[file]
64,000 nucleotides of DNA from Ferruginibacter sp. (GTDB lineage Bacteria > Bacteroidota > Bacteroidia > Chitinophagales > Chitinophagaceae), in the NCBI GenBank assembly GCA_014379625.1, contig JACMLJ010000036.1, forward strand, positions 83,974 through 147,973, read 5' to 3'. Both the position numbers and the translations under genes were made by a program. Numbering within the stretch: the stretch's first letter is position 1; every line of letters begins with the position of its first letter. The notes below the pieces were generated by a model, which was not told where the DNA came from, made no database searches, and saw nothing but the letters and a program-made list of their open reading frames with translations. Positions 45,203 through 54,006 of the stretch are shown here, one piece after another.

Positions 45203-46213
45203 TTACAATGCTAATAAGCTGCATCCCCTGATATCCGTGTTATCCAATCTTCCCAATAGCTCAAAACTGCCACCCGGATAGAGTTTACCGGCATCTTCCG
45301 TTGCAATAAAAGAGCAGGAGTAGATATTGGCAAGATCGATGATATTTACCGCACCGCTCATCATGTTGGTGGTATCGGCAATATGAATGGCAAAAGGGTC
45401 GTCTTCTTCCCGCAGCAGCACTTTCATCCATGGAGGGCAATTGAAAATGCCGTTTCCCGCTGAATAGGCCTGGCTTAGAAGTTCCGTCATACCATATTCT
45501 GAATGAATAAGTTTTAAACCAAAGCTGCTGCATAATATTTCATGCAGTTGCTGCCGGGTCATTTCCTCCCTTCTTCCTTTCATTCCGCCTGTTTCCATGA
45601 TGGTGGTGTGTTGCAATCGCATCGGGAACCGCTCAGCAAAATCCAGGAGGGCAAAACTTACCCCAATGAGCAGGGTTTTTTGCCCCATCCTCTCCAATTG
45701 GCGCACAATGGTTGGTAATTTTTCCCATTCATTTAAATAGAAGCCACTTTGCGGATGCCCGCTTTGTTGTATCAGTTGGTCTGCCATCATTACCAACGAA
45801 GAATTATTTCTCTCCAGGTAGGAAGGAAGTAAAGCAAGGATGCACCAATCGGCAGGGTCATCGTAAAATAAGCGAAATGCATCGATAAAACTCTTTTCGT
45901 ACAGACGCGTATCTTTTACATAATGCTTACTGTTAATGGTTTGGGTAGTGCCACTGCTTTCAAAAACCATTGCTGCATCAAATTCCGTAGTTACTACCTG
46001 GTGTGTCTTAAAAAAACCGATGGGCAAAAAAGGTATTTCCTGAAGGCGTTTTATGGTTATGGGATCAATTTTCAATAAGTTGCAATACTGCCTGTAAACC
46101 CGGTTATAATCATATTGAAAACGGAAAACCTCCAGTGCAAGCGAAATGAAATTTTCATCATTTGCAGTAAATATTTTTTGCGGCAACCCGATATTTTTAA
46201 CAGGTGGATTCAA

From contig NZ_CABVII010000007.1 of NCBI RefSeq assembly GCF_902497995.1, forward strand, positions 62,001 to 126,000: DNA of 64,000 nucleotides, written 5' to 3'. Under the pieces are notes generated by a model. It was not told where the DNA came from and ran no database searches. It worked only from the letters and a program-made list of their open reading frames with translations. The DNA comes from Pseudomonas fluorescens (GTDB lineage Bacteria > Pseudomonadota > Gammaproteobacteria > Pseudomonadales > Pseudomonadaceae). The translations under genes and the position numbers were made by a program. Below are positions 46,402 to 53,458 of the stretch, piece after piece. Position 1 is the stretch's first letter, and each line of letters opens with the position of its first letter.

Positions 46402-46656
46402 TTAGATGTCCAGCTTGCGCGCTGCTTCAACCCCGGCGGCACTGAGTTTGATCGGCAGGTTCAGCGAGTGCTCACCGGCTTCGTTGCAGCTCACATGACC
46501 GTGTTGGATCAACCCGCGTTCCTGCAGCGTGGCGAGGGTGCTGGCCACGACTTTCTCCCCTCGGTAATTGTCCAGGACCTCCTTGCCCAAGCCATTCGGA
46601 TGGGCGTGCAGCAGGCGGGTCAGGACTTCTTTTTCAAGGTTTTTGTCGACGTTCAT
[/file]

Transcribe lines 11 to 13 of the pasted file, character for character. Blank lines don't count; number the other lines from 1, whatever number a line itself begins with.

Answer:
46001 GTGTGTCTTAAAAAAACCGATGGGCAAAAAAGGTATTTCCTGAAGGCGTTTTATGGTTATGGGATCAATTTTCAATAAGTTGCAATACTGCCTGTAAACC
46101 CGGTTATAATCATATTGAAAACGGAAAACCTCCAGTGCAAGCGAAATGAAATTTTCATCATTTGCAGTAAATATTTTTTGCGGCAACCCGATATTTTTAA
46201 CAGGTGGATTCAA